Contact sales: (800) 945-2316

Meet the Student Winners of the EVERFI Black History Month Challenge!

Meet the Student Winners of the EVERFI Black History Month Challenge!

Three exceptional students were awarded a total of $20,000 in college scholarships for their winning capstone essays.

Winner: First Place

Daniel F, North Carolina

Being an African American male, the smells of pork chops on the scolding pan for Sunday dinner, or waking up to get a fresh haircut on Saturday morning at the local barbershop are all part of my culture. Being in this culture I have learned about black history and its importance. Black history is delicate, and it should be celebrated all year long. I believe I have some ways to do that.

To preserve black history, you must first educate. Philosopher George Boas said, “education is learning what you didn’t know you didn’t know.” This goes perfectly with educating others on black figures. This entire month I have learned about African Americans that have affected the world. The most fascinating black person I have learned about is Henrietta Lacks. She was the young, black lady who died young due to cervical cancer. Scientists at Johns Hopkins worked to cultivate her cells for research and were successful. They have now deemed HeLa cells because they were so resilient. The cells were used to test polio vaccines, in vitro fertilization, and chemotherapy. This story fascinates me because it took almost 60 years for her to get reparations for her cells’ use in the scientists’ research.

The next way to conserve black history is to expose it. My father has always told me exposure is key to experiences, and it has stuck with me ever since. I have been to multiple museums that feature black history, and they have resonated with me because they showed me what my ancestors had to go through to get a seat at the table. An exhibit that had almost haunted me is Emmett Till and the lynching exhibit. Emmett Till is a young black male that was lynched because he was accused of whistling at a white woman behind a store counter. The exhibit was very eerie to me because the artwork was graphic, and it made me post the question why? Why punish a young man because he has chemicals that make him darker? Even if he did do what he was accused of, was it worth him losing his life so savagely over?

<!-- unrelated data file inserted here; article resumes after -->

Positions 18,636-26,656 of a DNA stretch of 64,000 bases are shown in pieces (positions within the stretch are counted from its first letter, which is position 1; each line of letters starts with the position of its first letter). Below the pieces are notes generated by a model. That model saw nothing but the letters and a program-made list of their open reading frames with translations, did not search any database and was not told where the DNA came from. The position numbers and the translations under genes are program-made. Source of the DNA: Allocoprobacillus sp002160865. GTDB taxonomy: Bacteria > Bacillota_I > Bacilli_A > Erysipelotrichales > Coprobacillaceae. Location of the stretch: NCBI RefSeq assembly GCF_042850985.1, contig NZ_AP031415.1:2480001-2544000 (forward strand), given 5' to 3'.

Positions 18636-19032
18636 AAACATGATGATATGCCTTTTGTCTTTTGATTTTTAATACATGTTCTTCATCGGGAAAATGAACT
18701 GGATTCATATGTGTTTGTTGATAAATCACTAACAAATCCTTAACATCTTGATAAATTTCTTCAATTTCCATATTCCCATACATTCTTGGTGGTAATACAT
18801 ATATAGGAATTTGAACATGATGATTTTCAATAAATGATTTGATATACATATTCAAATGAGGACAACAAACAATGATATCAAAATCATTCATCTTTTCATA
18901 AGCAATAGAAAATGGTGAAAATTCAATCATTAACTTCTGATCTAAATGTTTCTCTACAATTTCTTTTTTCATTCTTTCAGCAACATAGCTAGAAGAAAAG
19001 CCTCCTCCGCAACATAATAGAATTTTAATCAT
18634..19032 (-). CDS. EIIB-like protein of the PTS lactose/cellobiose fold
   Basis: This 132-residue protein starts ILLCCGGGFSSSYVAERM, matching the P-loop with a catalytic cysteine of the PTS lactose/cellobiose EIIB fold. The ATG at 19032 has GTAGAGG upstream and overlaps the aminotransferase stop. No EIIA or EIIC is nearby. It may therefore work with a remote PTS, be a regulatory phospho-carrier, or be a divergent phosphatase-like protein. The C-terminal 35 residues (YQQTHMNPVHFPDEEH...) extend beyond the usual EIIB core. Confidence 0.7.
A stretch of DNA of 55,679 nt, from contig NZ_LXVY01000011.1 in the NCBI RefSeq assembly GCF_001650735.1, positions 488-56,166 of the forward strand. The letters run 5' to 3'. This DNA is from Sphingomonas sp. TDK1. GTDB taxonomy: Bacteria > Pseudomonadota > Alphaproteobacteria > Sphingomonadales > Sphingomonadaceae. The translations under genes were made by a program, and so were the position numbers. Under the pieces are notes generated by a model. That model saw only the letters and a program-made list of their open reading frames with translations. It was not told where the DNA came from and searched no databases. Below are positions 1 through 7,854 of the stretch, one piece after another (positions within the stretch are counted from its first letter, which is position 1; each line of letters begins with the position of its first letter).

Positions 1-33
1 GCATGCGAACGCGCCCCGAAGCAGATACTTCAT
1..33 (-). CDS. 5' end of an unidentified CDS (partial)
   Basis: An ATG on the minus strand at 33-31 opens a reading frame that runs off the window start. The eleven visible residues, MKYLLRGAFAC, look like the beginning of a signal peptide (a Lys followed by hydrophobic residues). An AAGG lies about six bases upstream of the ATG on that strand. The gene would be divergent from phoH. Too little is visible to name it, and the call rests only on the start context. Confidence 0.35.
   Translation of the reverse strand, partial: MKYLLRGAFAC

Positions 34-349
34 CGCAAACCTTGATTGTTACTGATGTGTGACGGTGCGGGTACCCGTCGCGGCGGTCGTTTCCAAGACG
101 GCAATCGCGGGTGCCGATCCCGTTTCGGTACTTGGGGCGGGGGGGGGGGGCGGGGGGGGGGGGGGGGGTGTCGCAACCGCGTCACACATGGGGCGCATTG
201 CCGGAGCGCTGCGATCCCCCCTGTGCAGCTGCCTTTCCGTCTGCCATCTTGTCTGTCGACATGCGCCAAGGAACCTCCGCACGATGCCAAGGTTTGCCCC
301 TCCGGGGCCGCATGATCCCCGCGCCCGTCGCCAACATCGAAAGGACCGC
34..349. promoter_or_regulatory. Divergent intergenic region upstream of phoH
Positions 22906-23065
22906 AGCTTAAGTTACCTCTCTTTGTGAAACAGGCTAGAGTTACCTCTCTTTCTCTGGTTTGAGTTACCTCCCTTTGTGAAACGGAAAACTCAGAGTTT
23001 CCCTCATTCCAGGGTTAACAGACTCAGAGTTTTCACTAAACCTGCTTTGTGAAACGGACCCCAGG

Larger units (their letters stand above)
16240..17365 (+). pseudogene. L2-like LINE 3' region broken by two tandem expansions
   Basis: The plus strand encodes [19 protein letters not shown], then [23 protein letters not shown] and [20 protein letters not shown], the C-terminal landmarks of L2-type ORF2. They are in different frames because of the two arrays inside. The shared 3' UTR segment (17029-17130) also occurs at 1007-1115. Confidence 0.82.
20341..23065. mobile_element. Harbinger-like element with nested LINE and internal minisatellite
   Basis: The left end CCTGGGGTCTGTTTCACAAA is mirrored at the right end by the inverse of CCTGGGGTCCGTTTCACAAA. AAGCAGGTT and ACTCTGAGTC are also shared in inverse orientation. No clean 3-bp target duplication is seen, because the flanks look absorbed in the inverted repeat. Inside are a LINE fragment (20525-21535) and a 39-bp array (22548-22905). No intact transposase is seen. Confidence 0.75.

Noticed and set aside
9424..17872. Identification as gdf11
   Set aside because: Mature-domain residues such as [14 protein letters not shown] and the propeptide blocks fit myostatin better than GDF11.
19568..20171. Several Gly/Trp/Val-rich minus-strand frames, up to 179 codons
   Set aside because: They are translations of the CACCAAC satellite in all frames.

The last way to conserve black history is to share. Sharing information is vital, because the more you share information you were educated on, the more you can expose others to the greatness of black history. African Americans have great doctors, athletes, business moguls, and many more, so it is important to share the information. Due to the advancement of technology, partly due to the success of African Americans, information can be found at the single tap of a finger. So get out there and educate, expose, and share. Black history is counting on it.

Second Place

Tarrin D, Michigan

“The black experience is not monolithic.” This quote is significant to me because I believed that the black experience (specifically the black woman experience) was defined by the three stereotypes: the Mammy, the Jezebel, and the Sapphire. I felt out of place because I didn’t resonate with any of these stereotypes placed upon black women. I wasn’t the “mammy,” someone who is always taking care of others and putting others’ needs above theirs. I wasn’t the “Jezebel”, someone who is sexually confident and straightforward. And I definitely wasn’t the infamous “Sapphire” who is loud and angry all the time. In contrast, I am someone who enjoys being “quiet” because I like to observe and listen to other people’s stories or perspectives. I am someone who likes to put my emotions on the forefront and be vulnerable with others. Black women and black people in general are often oppressed by racial ideologies placed upon them. The first way we can keep the conversation about Black history around is to share our stories. This course has highlighted that my very own existence is the act of counterstory telling and that sharing my story is powerful because it combats the stereotypes placed upon me. Stories are the beginning of movements and actual change by bringing awareness to issues

After sharing our stories, we should act upon the issues we may face by becoming an advocate of change. This course has shown me that my career can become a way to combat social injustices. For example, in the 1900’s, the beauty industry catered to eurocentric beauty, which caused a lack of natural hair products for black women. In this course I learned that Madame CJ Walker- a black woman who created natural hair care products- took the initiative to diversify the hair industry. Her story highlights that since black women weren’t represented in the beauty industry, she took it upon herself to be the representation they needed. Walker used her natural hair business as a solution to black women’s disparities.